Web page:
The first stop I made when I arrived in Spokane in 2003 was to find a bar.
Not just any bar. I needed Jack & Dan’s on North Hamilton. And it wasn’t to get a drink. I needed Jack Stockton.
John Stockton’s father passed away last month at 89. I didn’t know him well when I arrived, but by the time I left, a few days later, I felt differently.
Jack was a decades-long bartender and everyone’s friend.
I was on assignment to detail John’s story. Specifically, my editor told me to write “the end-all” on Stockton. I caught a plane to Spokane and set about interviewing his friends, former teammates, teachers, etc. But Jack was the first and best source. John had already told me he wasn’t interested in sitting down for a profile piece. So I had to get my story elsewhere.
Jack didn’t have memorabilia of his son in the tavern, which made sense. It would have embarrassed John. If you go to Jack & Dan’s website, you won’t see John’s awards, but there is a picture of someone named Ed Eschenbacher being named Bartender of the Year.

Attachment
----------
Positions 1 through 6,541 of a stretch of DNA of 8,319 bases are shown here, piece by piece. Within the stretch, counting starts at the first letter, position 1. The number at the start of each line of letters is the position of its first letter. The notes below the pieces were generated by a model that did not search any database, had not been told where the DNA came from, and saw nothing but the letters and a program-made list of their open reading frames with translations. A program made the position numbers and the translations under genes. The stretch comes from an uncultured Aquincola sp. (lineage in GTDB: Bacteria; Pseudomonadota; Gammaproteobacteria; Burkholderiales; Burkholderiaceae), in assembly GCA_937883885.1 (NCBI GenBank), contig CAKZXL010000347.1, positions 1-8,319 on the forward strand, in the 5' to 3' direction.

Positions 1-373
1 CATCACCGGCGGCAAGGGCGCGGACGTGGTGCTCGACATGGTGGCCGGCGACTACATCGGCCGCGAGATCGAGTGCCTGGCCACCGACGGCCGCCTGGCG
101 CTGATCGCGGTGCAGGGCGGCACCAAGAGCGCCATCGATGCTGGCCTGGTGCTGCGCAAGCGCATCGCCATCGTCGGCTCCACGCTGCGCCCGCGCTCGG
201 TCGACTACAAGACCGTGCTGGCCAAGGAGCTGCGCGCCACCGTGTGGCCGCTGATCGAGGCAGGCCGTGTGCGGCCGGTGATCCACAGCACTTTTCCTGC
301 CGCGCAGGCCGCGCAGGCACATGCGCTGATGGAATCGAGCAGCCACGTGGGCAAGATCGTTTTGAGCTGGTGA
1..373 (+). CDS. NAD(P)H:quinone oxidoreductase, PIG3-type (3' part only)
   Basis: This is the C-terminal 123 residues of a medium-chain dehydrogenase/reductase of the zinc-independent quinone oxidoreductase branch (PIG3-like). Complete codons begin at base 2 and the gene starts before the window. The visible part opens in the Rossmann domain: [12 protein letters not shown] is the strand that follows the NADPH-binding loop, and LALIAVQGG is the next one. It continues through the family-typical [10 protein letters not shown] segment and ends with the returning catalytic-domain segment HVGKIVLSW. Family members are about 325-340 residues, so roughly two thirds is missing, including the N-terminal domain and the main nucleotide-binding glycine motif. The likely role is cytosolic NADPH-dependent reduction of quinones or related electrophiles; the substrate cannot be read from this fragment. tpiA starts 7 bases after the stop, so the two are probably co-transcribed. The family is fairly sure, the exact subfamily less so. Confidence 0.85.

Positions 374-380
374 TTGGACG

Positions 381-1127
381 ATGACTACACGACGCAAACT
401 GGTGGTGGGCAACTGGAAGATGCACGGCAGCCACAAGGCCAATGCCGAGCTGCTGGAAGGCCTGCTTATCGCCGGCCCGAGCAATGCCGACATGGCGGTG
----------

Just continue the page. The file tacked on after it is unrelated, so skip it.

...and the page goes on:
The website does note that Sports Illustrated rates it the sixth-best sports bar in America.
All I know is it was the friendliest.
For the time I was in John’s hometown, Jack was my go-to guy. He was good on details, not so good on bragging. He put me in touch with others who knew John well. And he volunteered to drive me to all the places his son attended school. I had a rental car, but he insisted we go in his truck.
Jack was always gracious whenever he returned to Salt Lake thereafter, a man proud of his son, but too humble to boast. He raised a fine family in a regular house, in a regular neighborhood. He was secure in himself and his family, but not arrogant; proud but not prideful.
Jack Stockton would be the first to say he wasn’t important. But ask his son. John has said his father was his idol. "Always has been, always will be," John said upon his Hall of Fame induction.
In certain ways, from a distant vantage point, I could say the same.